Today’s the Day: Peace Day in Afghanistan
21 September 2009 - The International Day of Peace is being marked across Afghanistan today with hopes high that a ceasefire will be observed.
In the run-up to the worldwide Peace Day, events and activities have taken place across Afghanistan as people and organizations have answered this year’s campaign slogan – “What are you doing for Peace?”
For the third year in a row, the United Nations has called on everyone in Afghanistan to do something for peace in the country.
In 2008 the United Nations Department for Safety and Security recorded a 70 per cent reduction in violence on 21 September.
Speaking at an event releasing twenty-one peace doves last week, the Special Representative of the UN Secretary-General for Afghanistan Kai Eide, said: “We need peace now. We need to bring this terrible conflict to an end.”
Mr Eide urged all Afghans to use the Day to focus on how to bring peace to their nation: “Stop the fighting on 21 September and demonstrate that there is a readiness from all of us to move into a peace process.”
In a statement issued on 16 September President Hamid Karzai of Afghanistan noted that Afghans “more than any other nation in the world, realize the value of peace.” He added “our nation bears the heaviest burden.”
In the same statement President Karzai also issued an order to the Armed Forces of Afghanistan “not to resort to force on this day (21 September), except when attacked.”
President Karzai’s statement concluded with: “I hope this day becomes the beginning of an enduring peace in our country and the world.”
Following the President’s statement the Commander of NATO’s International Security Assistance Force in Afghanistan, General Stanley McChrystal issued a statement that ISAF was to cease offensive operations on Peace Day.
“I have directed my forces to support our Afghan partners in ceasing offensive operations on September 21,” said General McChrystal.
A statement from a Taliban spokesman has also said their forces will remain in “defensive position” on the day
In the weeks and days before today’s Peace Day events have taken place across Afghanistan – from small individual efforts and gatherings to large life-saving moves.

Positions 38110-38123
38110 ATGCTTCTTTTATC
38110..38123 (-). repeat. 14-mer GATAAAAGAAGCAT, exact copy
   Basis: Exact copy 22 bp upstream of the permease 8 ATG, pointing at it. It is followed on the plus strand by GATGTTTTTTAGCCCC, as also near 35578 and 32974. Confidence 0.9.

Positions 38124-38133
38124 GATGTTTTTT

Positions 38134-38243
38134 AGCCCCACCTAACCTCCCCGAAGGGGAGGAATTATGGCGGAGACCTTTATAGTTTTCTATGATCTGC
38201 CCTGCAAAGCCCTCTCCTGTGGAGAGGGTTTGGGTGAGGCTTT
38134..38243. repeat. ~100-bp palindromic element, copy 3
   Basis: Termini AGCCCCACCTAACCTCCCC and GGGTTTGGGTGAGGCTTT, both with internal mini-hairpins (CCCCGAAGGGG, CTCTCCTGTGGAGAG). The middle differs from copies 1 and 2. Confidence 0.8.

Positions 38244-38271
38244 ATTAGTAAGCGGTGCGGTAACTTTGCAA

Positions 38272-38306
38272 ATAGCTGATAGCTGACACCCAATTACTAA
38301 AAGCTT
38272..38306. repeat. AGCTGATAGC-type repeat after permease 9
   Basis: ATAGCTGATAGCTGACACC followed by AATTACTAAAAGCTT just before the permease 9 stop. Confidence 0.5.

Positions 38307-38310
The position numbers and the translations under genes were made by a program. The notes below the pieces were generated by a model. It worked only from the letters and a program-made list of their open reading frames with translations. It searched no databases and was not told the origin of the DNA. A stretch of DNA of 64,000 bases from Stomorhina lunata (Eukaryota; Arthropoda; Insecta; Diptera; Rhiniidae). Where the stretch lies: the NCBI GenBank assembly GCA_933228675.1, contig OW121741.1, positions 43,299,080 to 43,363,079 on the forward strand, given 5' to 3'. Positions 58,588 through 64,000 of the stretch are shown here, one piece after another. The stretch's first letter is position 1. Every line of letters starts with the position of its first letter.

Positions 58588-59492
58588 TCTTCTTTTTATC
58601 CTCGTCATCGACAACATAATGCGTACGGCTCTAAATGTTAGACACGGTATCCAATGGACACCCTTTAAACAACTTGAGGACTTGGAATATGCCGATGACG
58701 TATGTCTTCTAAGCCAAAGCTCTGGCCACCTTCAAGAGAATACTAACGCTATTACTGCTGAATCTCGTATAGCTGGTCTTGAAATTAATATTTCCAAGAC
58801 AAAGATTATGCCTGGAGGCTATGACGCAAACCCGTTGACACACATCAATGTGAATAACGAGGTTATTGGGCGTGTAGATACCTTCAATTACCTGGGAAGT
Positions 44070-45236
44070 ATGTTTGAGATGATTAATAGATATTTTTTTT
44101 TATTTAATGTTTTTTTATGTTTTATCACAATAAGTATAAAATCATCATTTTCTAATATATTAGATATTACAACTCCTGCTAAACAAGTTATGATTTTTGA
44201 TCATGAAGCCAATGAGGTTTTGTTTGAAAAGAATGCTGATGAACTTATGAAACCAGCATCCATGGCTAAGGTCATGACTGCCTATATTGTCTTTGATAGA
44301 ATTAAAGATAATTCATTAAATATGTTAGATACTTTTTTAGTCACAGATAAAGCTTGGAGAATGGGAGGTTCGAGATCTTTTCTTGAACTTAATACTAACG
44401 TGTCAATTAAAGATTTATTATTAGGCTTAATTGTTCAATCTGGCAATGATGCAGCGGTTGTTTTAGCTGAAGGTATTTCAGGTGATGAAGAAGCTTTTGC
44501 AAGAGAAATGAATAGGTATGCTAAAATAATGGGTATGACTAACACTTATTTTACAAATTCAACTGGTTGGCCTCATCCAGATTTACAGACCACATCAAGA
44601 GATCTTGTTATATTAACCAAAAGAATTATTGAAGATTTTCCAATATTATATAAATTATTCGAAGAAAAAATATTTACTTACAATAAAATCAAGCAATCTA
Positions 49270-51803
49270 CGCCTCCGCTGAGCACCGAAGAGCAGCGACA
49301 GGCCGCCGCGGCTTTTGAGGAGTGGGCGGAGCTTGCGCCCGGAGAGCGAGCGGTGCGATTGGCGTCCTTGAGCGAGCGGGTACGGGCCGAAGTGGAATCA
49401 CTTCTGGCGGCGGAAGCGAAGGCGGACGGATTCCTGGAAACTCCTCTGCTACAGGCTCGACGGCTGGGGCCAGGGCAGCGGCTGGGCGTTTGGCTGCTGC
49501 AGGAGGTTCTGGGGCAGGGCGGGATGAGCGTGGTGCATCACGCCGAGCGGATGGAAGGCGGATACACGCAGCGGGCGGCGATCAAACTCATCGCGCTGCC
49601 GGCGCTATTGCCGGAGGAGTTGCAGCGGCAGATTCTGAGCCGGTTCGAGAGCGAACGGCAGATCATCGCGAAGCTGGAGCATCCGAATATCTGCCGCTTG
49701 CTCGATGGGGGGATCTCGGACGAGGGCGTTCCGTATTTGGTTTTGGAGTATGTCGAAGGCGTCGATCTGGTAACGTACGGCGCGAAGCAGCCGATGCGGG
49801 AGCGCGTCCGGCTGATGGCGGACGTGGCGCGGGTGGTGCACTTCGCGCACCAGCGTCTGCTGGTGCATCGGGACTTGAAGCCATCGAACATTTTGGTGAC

From 13 September for three days, Afghanistan’s Ministry of Public Health with the UN’s Children’s Fund (UNICEF) and the World Health Organization, aimed to vaccinate more than one million children from polio (Afghanistan is one of only four countries in the world with polio).
In Kabul the UN Refugee Agency (UNHCR) hosted the acclaimed author of “The Kite Runner” and goodwill ambassador Khaled Hosseini, who joined children to fly kites for peace.
“Finding long-term solutions to the Afghan refugee situation, including their sustainable return and successful reintegration, is directly linked to peace and stability across the country,” said Mr Hosseini after the visit to the land of his birth.
“After almost thirty years of conflict, peace is what all Afghans wish for. Bringing closure to the refugee chapter cannot be achieved without it,” Mr Hosseini added.
Large gatherings have been held across the country, with efforts such as a race for the handicapped in Herat, school painting in Maimana and Prayers for Peace in Kunduz taking place.
The International Day of Peace was first established by the UN General Assembly in 1981 as a day of global ceasefire and non-violence.
The Assembly called for people around the world to use the Day as an opportunity to promote the resolution of conflict and to observe a cessation of hostilities during it.
By Dominic Medley, UNAMA